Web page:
Media Literacy Summit, Channel 4
The Media Literacy Summit, organised by The UK Film Council at Channel 4, brings together Cabinet Ministers, other MPs, civil servants, members of the Byron Review committee, teachers, members of the public and media leaders to bring to a head some issues that have been unclear, brewing throughout society thanks to or because of the new relationships digital media have created between (young) people and traditional hierarchies.
I put 'young' in brackets, because one of the digital eyewitness accounts we'll have this afternoon is Joan Barker, Silver Surfer of the Year 2007, a septuagenarian surfer who has acted as an ambassador of new technologies for fellow silver surfers in her part of the East End of London. It's going to be a great event, an eyeopener for the naysayers, I hope, and a snapshot of where we are and where we have to take things right here, right now.
The Media Literacy Charter
I'm going to attempt to put across the voice of education in this digital society, pointing out the positive impact social media has had on the learning environment, and hopefully making clear why those things often perceived as 'evil' in social media, simply aren't.
Earlier this year I set the wheels in motion for Learning and Teaching Scotland to become signatories of the Media Literacy Charter, promoting sensible and open use of digital social media for lifelong learning and full participation in contemporary society. We are now signed up (and just waiting for our name to appear on the signatories list), and this kind of positive outlook from a national education agency should help encourage teachers in the classroom to try out new technologies, new teaching practices, and not be afraid to push past the fear factor their superiors will often put in their way.
The Illiterates of the 21st Century
The fact is, that many of those working in education, in politics, in the civil service are the equivalent of modern day illiterates. Without understanding how to read and write on the web, there is no other way, really, to describe this state of being. This is why media literacy teaching and learning need to be the top of every school's literacy strategy. Reading and writing is about more than pen and paper these days.
The dangers and fears employed by many Local Authorities and senior school managers to continue to block and filter social media sites are nearly always unfounded, that is, when media literacy is also taking centre stage in the priorities of the school's curriculum. Saying that a photo-sharing site is unsuitable because naked ladies appear when you type 'naked' is simply not a reason to block a site. It's like banning young people from any newsagents because they might glance up and spot the latest edition of FHM or Loaded: disproportionate, reactionary.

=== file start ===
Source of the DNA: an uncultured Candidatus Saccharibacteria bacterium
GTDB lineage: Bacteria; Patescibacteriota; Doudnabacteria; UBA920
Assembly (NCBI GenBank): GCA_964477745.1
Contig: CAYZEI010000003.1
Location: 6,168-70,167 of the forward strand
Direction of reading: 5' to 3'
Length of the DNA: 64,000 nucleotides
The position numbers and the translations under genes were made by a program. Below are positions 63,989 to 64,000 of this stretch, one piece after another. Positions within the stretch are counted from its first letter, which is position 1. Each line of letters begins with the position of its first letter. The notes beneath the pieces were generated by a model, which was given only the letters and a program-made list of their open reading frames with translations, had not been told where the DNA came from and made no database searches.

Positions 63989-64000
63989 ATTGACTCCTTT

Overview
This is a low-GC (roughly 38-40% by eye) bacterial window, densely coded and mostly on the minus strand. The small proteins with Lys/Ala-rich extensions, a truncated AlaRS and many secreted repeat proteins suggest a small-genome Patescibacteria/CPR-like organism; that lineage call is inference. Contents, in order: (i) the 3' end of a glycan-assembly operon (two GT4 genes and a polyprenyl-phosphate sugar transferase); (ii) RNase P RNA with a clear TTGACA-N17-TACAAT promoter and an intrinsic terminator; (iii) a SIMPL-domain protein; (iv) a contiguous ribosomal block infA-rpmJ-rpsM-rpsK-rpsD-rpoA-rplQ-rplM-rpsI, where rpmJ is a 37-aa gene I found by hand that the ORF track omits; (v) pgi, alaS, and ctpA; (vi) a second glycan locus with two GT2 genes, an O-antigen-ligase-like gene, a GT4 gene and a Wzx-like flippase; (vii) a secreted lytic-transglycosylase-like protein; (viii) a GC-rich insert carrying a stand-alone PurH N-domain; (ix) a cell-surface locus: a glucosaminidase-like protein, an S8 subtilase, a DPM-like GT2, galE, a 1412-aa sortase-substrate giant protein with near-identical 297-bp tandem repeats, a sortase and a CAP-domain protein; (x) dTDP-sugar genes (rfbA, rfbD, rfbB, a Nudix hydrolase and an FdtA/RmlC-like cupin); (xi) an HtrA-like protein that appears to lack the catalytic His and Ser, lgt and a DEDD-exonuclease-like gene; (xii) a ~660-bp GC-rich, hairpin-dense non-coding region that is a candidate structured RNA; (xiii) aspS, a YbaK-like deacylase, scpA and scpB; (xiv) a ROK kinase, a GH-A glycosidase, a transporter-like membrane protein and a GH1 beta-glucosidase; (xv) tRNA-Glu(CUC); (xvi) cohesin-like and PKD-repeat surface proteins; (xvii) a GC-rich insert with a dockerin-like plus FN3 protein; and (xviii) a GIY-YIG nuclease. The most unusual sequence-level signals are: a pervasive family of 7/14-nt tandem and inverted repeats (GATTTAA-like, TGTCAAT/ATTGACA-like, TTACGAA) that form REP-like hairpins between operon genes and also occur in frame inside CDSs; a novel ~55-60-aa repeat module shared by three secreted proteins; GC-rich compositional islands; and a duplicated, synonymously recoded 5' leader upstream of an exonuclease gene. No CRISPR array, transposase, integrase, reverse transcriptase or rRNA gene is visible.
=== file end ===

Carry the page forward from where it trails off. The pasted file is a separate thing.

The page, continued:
This model does exist, but maybe not on your doorstep. Is British education, throughout the four nations, festooned with "Kings o' Middens"? Just take a look at the relatively open internet culture, and brilliant understanding amongst a growing majority of teachers of how one needs to conduct oneself on the social web, in East Lothian. Most of this culture change has been achieved within just two school sessions, and the authority is now the envy of teachers worldwide for the ability to blog, Flickr, Google Video and Twit within the school building.
Or how about the school I visited in New Zealand, Christ's College, one of the best independent schools in the Southern hemisphere. In a Harry Potteresque library I saw students using their visitor map on Bebo to initiate a geography project on the countries from where people visited, I saw a student researching films using YouTube, another working out how to play the massively multi-player online game World of Warcraft better, so that he could analyse how battles were won for history. Try doing any of that from a textbook or local DVD store!
Accountability is so often reflected in the most negative way possible, meaning more 'blame' and responsibility for 'protecting from the potential', than responsibility for opening horizons and pushing the potential. This culture needs to change, and it might just need some good old fashioned top-down from Government as well as bottom-up from those educators and parents who have experienced the freedom and opportunity of social media.
These are the points I'm hoping to highlight. Hopefully those present will be just as keen to carry the discussion forward through social media as through face-to-face summits like this one. If you could say anything to the decision-makers, what would it be?
Note 1: Until today, most of my posts on media literacy or digital literacy have been classified under I'll work to put this right over the next few weeks.
Note 2: Pic: Citizen as Player